A new survey by CNBC found a record number of Americans feel negatively about the future of the U.S. economy amid inflation and fears of a looming recession.
In the latest CNBC All-America Economic Survey, 69 percent of respondents said they were pessimistic about the economy both now and into the future, CNBC reported. That was the highest percentage in the 17-year history of the survey.
The percentage was as low as 26 percent in December 2020 before reaching 51 percent by July 2021, according to the survey results.
The results come as the Federal Reserve is expecting the U.S. to enter recession this year due to fallout from the recent crisis in the banking industry. The results also follow a year of interest rate hikes by the Federal Reserve intended to contain inflation.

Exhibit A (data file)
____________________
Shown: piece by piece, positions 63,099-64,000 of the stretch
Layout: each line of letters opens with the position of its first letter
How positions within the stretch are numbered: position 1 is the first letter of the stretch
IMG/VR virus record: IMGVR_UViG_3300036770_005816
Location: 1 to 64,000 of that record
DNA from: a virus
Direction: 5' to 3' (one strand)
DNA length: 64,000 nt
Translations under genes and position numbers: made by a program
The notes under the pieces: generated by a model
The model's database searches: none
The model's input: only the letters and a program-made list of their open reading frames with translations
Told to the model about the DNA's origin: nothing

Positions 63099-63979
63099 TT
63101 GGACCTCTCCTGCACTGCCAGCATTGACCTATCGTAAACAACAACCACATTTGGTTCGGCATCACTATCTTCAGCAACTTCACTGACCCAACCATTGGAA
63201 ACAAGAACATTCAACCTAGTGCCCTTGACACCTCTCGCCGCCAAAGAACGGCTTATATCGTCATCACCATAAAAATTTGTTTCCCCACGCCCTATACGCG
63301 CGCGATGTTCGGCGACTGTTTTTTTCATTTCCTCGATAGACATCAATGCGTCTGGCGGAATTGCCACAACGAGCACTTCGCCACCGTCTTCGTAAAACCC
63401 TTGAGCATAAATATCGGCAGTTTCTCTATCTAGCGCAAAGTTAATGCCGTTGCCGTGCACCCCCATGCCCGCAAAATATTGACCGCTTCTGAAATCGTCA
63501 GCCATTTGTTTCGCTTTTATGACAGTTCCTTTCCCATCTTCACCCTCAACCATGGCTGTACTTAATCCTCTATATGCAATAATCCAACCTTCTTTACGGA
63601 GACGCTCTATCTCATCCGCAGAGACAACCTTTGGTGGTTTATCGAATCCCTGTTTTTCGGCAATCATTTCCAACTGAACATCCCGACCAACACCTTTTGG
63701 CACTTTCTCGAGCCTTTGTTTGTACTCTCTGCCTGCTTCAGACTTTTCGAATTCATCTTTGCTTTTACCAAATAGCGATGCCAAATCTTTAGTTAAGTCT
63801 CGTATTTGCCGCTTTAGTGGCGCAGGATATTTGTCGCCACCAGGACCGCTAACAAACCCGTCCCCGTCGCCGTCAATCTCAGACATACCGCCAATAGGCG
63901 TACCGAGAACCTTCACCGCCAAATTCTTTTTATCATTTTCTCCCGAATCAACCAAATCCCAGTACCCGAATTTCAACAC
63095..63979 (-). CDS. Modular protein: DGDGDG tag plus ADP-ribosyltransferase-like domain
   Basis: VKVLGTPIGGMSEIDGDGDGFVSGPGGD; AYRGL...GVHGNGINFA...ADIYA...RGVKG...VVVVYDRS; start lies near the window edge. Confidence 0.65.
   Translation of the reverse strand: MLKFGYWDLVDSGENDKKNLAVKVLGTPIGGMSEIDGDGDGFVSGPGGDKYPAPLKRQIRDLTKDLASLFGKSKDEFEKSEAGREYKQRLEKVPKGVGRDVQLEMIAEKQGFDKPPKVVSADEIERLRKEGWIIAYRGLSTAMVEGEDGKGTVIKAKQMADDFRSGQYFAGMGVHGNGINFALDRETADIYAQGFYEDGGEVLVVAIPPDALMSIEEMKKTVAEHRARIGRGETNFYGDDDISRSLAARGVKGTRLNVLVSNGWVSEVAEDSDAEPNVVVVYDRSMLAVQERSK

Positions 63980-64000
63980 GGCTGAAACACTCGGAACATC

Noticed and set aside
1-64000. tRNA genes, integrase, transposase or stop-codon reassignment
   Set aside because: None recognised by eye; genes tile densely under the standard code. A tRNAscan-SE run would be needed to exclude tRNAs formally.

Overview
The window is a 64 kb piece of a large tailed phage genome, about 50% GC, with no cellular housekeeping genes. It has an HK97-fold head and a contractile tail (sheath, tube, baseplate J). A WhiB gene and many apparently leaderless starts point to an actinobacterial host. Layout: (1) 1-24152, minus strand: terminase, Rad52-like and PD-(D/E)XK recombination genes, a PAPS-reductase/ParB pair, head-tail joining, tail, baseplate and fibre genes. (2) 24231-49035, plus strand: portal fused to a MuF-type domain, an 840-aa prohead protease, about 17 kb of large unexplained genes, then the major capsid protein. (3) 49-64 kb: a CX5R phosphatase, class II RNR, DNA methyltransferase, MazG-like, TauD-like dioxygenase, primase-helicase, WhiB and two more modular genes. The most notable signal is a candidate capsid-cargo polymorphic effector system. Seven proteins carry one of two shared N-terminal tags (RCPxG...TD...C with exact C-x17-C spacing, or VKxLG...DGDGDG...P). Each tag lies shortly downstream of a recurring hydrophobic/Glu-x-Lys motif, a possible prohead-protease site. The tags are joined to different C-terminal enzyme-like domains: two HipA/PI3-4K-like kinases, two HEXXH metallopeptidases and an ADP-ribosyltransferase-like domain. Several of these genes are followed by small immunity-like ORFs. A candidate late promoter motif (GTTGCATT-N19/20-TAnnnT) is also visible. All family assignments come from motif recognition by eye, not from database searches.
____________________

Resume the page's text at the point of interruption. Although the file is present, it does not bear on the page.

In the survey, 54 percent of respondents described the state of the economy as “poor,” and 30 percent described it as “only fair.”
Fifty-seven percent of respondents said they think the U.S. will be in an economic recession sometime in the next 12 months. Nine percent said the U.S. is already in a recession.
Only 5 percent of respondents said they think their family’s income is growing faster than the cost of living. Sixty-seven percent said they think their income is falling behind cost-of-living increases, while 26 percent said they think they are “staying about even.”
In the new CNBC survey, 39 percent of respondents approved of Biden’s performance, with only 34 percent approving of his handling of the economy.
His approval rating in the survey has fallen from 47 percent in April 2021, as have views on his handling of the economy, which were 46 percent positive in April 2021.
The latest CNBC All-America Economic Survey reached 1,002 adults nationwide in early April with a margin of error of plus or minus 3.1 percent.